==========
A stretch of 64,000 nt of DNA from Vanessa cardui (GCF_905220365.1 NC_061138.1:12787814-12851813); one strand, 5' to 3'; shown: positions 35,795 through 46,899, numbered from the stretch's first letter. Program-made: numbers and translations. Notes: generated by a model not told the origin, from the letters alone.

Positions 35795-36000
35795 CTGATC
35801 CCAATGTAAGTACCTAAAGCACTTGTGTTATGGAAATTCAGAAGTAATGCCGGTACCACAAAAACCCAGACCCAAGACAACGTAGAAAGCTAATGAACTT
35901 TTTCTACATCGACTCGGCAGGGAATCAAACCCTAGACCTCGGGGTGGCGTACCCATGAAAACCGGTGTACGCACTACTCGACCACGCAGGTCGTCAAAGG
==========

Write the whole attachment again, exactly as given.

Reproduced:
A stretch of 64,000 nt of DNA from Vanessa cardui (GCF_905220365.1 NC_061138.1:12787814-12851813); one strand, 5' to 3'; shown: positions 35,795 through 46,899, numbered from the stretch's first letter. Program-made: numbers and translations. Notes: generated by a model not told the origin, from the letters alone.

Positions 35795-36000
35795 CTGATC
35801 CCAATGTAAGTACCTAAAGCACTTGTGTTATGGAAATTCAGAAGTAATGCCGGTACCACAAAAACCCAGACCCAAGACAACGTAGAAAGCTAATGAACTT
35901 TTTCTACATCGACTCGGCAGGGAATCAAACCCTAGACCTCGGGGTGGCGTACCCATGAAAACCGGTGTACGCACTACTCGACCACGCAGGTCGTCAAAGG